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Needed: Underwater ‘national parks’

Set-asides can restore ocean balance and diversity – but all stakeholders must buy into them.

(Page 3 of 3)



MPAs have other, less-direct effects. In California’s Channel Islands, for example, lobsters have grown in size and abundance since closure. Bigger lobsters eat more sea urchins. Sea urchins eat kelp, so fewer urchins means more kelp. The end result of more lobsters is a healthier kelp forest, which provides more habitat for ­seaweed-loving fish like kelp bass.
Increased biodiversity is another gain. Like diverse stock portfolios, biologically diverse ecosystems tend to fail less often than simpler ones. They’re more resilient to disease and extreme weather.

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Intact ecosystems are thus more likely to survive the predicted disturbances of human-induced climate change. And for fisheries biologists, closed areas serve as a reference, a way to determine what percentage of observed changes are due to local human impacts versus natural variation or global climate change.

“Climate change is going to affect inside and outside, but now you can actually use [MPAs] to decouple the relative effects of climate change from the effects of fishing,” says Mark Carr, a professor of marine ecology at the University of California, Santa Cruz, and science adviser to California’s MLPA Initiative.

Confronted with the prospect of losing fishing grounds, fishermen often assume they’ll lose income, too. But Chris Costello, an associate professor of resource economics at the University of California, Santa Barbara, says MPAs’ economic impact depends on placement. If they are placed wisely (closing remote areas that are costly to fish, anyway, rather than heavily fished ones that are closer), economic losses can be minimized. In closing some 20 percent of California’s north central coast, for example, he estimates only a 6 percent loss to fishermen. Modeling indicates that if MPAs are placed in alignment with ocean currents, they can continually flood adjacent areas with larvae, having a net positive effect on nearby fisheries.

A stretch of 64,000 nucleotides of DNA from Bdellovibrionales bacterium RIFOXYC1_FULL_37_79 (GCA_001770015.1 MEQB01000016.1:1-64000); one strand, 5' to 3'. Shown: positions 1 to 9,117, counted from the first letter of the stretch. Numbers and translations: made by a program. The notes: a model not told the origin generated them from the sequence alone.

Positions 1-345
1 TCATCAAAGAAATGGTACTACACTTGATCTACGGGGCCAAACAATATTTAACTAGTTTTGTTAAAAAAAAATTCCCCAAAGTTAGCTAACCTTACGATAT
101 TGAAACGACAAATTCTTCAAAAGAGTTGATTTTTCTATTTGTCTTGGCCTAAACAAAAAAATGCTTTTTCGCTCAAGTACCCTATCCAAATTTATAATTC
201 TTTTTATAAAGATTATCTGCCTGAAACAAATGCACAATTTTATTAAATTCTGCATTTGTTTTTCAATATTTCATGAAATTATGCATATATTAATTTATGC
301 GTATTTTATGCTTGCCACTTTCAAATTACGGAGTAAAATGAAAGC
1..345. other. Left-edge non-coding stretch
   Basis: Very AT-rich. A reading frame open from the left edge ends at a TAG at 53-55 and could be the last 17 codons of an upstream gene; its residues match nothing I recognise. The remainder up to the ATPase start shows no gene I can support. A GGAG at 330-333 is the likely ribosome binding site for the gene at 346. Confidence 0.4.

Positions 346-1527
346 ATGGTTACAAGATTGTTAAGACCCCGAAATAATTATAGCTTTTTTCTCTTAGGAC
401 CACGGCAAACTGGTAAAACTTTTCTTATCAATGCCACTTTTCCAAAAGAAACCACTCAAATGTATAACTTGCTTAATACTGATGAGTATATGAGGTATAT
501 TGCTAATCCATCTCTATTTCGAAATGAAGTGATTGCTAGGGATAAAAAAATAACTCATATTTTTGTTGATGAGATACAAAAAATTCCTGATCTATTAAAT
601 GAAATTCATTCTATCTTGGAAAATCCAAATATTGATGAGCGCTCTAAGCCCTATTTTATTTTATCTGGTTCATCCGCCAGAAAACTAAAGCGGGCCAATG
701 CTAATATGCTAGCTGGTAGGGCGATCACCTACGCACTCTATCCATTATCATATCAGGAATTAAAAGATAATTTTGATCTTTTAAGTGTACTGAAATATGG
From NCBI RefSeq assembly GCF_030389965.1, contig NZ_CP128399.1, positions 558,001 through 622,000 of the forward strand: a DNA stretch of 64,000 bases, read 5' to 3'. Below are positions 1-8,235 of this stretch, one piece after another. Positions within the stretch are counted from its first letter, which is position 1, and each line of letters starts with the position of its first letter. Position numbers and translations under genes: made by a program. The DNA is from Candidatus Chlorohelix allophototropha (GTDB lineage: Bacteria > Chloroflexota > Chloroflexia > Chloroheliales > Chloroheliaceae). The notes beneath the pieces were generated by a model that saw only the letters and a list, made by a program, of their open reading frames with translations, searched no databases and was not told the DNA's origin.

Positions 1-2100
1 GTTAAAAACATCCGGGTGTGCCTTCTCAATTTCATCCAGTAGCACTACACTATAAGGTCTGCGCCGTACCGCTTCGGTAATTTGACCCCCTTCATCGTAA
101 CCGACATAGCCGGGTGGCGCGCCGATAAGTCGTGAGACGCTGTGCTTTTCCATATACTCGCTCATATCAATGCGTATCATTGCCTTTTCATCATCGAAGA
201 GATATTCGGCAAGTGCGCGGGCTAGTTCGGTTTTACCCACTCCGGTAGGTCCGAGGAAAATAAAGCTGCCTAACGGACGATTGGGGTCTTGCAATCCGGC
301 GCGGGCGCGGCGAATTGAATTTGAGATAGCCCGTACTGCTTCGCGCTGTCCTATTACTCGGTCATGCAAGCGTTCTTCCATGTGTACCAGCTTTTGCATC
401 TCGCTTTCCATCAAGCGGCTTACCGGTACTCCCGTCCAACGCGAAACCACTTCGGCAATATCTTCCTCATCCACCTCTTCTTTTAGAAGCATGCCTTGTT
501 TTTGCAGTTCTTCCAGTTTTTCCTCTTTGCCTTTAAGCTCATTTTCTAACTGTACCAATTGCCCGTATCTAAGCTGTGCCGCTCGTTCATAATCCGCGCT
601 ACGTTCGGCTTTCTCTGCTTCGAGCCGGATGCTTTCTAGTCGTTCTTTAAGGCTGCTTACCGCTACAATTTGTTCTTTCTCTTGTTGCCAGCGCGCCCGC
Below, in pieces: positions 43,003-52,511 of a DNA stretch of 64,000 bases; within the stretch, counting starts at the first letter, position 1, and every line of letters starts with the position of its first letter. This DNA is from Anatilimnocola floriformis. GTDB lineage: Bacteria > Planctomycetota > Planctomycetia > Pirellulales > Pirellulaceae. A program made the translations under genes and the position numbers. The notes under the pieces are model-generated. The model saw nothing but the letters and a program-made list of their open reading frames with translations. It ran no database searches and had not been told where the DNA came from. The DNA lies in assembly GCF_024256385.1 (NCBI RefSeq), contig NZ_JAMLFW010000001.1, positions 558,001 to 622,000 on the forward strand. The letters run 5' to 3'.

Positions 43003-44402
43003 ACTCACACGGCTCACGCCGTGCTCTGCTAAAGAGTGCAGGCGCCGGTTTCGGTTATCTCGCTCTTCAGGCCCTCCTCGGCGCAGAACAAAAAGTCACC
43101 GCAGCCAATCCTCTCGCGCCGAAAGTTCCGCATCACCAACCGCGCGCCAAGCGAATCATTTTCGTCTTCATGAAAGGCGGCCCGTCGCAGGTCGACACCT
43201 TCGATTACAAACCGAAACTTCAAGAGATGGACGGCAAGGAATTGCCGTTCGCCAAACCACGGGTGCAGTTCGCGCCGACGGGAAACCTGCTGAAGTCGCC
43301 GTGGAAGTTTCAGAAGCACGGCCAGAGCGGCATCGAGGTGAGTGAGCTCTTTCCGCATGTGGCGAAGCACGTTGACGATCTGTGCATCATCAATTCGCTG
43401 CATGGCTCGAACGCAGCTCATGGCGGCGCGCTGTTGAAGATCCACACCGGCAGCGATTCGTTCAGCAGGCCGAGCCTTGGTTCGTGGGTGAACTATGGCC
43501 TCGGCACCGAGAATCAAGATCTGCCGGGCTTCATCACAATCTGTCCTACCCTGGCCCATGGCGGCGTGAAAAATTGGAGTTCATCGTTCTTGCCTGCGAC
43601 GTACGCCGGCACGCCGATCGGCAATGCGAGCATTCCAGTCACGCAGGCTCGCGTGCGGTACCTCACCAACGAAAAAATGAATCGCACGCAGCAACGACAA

“This is not intuitive to policymakers or fishermen,” Dr. Costello says. But “at least in theory, you can have your cake and eat it, too.”

Scientists conceived California’s MPAs as a network. Each area has to be larger than the distances that target organisms wander, 6 to 12-1/2 miles along the coastline and extending three miles out to sea. They have to be spaced close enough (no more than 62 miles apart) so that larvae from one MPA can drift and settle into another. Designed with the greater whole in mind, in theory the network’s benefit will be greater than the sum of its parts.

Not everyone agrees with all the assumptions guiding the process.

Ray Hilborn, a professor at the University of Washington’s School of Fishery and Aquatic Sciences in Seattle, and a science adviser to the north central coast process, thinks the presumed benefits to fisheries are questionable. The MPAs are only large enough to protect the least mobile of species, which leaves out commercially important ones like hake, squid, and sardines – open-water species that swim hundreds of miles during feeding and spawning cycles.

Also, he says, traditional management schemes are working fine in California waters. (Many fault poor oceanographic conditions and water use in the Sacramento River, not overfishing, for this year’s dramatic West Coast Chinook salmon collapse.)

“The MLPA was basically sold on the … ‘ecosystem is in trouble’ perspective,” he says. “And I think that’s a serious exaggeration.” The network should be called what it is, he says: a biodiversity tool.

Indeed, the Marine Life Protection Act explicitly declares conservation as a primary goal, a fact not lost on either scientists or stakeholders.

“We went in there knowing we were going to have to give up some [fishing] grounds,” says Michael McHenry of Half Moon Bay, Calif., who has fished for nearly 40 years. “We just tried to go in and soften the blow.”

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